## Section: Research Program

### General description

As presented in the first section, *Computing Networks* is a concept generalizing the study of multi-user systems under the communication perspective. This problematic is partly addressed in the aforementioned references.
Optimizing *Computing Networks* relies on exploiting simultaneously multi-user communication capabilities, in the one hand, and storage and computing resources in the other hand.
Such optimization needs to cope with various constraints such as energy efficiency or energy harvesting, delays, reliability or network load.

The notion of reliability (used in MARACAS acronym) is central when considered in the most general sense : ultimately, the reliability of a *Computing Network* measures its capability to perform its intended role under some confidence interval. Figure 1 represents the most important performance criteria to be considered to achieve reliable communications. These metrics fit with those considered in 5G and beyond technologies [63].

On the theoretical side, multi-user information theory is a keystone element. It is worth noting that classical information theory focuses on the power-bandwith tradeoff usually referred as Energy Efficiency-Spectral Efficiency (EE-SE) tradeoff (green arrow on 1). However, the other constraints can be efficiently introduced by using a non-asymptotic formulation of the fundamental limits [62], [64] and in association with other tools devoted to the analysis of random processes (queuing theory, ...).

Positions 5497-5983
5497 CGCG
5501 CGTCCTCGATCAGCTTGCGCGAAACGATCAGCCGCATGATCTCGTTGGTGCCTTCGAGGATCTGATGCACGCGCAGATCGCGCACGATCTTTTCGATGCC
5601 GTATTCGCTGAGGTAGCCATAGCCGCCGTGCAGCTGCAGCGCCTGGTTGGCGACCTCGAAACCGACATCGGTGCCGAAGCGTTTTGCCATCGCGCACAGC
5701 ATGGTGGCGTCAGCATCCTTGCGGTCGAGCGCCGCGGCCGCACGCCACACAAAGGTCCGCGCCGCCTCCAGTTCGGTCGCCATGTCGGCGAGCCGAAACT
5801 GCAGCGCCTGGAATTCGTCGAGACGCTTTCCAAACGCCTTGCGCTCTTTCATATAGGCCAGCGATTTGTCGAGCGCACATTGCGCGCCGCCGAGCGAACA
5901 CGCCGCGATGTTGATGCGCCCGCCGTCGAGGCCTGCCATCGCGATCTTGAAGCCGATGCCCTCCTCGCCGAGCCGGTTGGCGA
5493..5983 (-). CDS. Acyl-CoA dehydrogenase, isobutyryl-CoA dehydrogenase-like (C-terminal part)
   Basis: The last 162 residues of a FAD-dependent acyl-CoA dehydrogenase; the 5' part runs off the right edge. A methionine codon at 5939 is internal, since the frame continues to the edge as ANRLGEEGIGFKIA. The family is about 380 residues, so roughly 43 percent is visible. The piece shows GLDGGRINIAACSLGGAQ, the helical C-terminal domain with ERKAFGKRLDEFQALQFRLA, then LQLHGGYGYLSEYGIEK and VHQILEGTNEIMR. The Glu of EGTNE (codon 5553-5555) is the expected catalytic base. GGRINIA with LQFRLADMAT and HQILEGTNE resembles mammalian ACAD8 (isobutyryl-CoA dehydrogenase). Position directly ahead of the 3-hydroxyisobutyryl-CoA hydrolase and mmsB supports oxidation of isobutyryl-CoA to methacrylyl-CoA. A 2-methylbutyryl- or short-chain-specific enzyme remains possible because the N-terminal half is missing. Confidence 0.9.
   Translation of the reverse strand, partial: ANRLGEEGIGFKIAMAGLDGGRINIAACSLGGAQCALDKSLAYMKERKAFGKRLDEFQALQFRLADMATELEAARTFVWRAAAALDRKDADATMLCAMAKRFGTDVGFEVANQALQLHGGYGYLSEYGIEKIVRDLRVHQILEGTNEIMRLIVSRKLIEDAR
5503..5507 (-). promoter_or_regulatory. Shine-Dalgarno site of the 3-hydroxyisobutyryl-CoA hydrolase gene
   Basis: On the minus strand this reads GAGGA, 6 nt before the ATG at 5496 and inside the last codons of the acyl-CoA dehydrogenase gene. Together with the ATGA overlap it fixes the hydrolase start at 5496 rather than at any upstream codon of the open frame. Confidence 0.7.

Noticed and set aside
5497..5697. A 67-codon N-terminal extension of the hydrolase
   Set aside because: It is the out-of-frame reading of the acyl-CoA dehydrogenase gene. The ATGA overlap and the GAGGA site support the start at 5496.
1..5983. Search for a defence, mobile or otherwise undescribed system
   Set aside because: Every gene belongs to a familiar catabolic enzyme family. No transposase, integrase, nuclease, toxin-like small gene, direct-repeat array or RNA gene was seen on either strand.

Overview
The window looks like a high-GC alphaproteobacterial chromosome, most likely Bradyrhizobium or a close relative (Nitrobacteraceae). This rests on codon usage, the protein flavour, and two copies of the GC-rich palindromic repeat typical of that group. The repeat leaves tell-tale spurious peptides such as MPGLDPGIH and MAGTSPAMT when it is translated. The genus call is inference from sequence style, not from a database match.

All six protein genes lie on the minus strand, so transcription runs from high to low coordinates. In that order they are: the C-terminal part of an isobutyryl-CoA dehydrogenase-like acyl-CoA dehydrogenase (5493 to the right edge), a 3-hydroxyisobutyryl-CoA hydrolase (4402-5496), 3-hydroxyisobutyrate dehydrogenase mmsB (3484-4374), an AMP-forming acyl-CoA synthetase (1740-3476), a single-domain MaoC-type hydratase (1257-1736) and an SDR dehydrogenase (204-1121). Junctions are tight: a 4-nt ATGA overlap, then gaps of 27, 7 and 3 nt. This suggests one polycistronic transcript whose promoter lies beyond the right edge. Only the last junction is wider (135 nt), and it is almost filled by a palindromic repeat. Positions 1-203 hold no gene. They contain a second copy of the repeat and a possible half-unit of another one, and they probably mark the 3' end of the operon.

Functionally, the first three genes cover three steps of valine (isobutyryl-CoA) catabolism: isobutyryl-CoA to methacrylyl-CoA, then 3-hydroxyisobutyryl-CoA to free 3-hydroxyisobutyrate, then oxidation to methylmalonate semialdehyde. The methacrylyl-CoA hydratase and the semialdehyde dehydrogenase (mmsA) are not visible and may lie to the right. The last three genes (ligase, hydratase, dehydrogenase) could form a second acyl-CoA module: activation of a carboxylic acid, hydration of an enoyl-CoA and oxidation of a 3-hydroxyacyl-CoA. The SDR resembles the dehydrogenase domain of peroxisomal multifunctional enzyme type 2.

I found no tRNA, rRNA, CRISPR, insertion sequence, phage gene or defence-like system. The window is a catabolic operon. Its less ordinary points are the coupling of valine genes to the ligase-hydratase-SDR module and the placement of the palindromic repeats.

**Maracas aims at studying **
*
Computing Networks
*

**from a communication point of view, using the foundations of information theory in association with other theoretical tools related to estimation theory and probability theory.**

In particular, Maracas combines techniques from communication and information theory with statistical signal processing, control theory, and game theory. Wireless networks is the emblematic application for Maracas, but other scenarios are appealing for us, such as molecular communications, smart grids or smart buildings.

Several teams at Inria are addressing computing networks, but working on this problem with an emphasis on communication aspects is unique within Inria.

The complexity of *Computing Networks* comes first from the high dimensionality of the problem: i) thousands of nodes, each with up to tens setting parameters and ii) tens variable objective functions to be minimized/maximized.

In addition, the necessary decentralization of the decision process, the non stationary behavior of the network itself (mobility, ON/OFF Switching) and of the data flows, and the necessary reduction of costly feedback and signaling (channel estimation, topology discovering, medium access policies...) are additional features that increase the problem complexity.

**The original positioning of Maracas holds in his capability to address three complementary challenges :**